The iOS Security Guide was updated last month to indicate that Apple is now using the Google Cloud Platform for iCloud storage. The company has long used Amazon’s S3 alongside Microsoft Azure, but a reference to the latter service has been replaced by one to Google’s cloud storage service …

It was first suggested back in 2016 that Apple would be bringing Google into the mix, but this update – spotted by CNBC – is the first official confirmation.

Data stored on Google may include contacts, calendars, photos, videos, documents and more, but Apple is keen to stress that Google has no means of accessing that data.

Each file is broken into chunks and encrypted by iCloud using AES-128 and a key derived from each chunk’s contents that utilizes SHA-256. The keys and the file’s metadata are stored by Apple in the user’s iCloud account. The encrypted chunks of the file are stored, without any user-identifying information, using third-party storage services, such as S3 and Google Cloud Platform.

All Google would see is meaningless encrypted data, with no way to tie even that to any particular individual. Apple doesn’t go into specifics about its use of third-party servers, so it’s possible that the same user data is spread across more than one platform.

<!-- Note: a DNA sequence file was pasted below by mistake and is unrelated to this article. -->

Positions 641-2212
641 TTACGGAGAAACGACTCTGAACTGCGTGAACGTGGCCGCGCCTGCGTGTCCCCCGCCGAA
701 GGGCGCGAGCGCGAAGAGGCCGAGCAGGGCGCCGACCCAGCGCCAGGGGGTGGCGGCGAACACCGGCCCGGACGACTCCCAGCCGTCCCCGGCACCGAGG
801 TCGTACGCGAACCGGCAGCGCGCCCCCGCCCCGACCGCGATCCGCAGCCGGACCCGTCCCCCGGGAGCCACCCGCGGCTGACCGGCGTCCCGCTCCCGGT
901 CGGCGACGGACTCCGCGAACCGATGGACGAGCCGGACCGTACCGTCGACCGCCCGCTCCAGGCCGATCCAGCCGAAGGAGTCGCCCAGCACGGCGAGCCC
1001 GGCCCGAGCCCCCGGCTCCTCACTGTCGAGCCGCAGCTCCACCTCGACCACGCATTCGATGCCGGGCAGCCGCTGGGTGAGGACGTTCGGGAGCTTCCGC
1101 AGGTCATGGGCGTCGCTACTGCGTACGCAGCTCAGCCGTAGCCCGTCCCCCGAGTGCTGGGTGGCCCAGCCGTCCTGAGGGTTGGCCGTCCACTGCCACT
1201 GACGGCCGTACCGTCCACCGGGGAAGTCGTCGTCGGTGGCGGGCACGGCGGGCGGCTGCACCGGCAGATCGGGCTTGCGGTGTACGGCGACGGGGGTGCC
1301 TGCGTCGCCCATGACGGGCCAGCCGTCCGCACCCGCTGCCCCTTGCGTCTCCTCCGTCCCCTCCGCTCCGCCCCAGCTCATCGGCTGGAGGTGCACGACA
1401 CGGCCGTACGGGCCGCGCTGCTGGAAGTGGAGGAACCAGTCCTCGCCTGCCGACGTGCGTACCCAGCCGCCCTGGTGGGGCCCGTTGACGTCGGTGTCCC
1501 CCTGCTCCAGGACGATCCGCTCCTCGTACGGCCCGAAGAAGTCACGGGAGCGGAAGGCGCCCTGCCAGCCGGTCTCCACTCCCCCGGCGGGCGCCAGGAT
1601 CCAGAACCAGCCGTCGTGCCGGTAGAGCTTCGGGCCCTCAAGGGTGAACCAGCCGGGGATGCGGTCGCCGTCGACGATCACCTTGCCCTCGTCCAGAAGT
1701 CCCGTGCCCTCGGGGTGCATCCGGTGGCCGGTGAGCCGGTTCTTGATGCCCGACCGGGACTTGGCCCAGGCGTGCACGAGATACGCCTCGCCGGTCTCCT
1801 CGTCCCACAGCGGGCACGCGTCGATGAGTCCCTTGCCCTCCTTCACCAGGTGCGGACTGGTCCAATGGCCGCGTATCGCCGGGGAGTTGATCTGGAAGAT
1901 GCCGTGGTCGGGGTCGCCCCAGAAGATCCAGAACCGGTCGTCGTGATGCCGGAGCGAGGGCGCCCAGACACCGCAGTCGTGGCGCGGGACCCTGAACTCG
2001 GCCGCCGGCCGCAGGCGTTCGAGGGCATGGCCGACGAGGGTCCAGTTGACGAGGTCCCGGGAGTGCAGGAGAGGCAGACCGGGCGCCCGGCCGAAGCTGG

The iOS Security Guide is a document Apple uses to explain the measure it takes to ensure the security of iOS and the privacy of its customers.

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Ben Lovejoy

Ben Lovejoy is a British technology writer and EU Editor for 9to5Mac. He’s known for his op-eds and diary pieces, exploring his experience of Apple products over time, for a more rounded review. He also writes fiction, with two technothriller novels, a couple of SF shorts and a rom-com!

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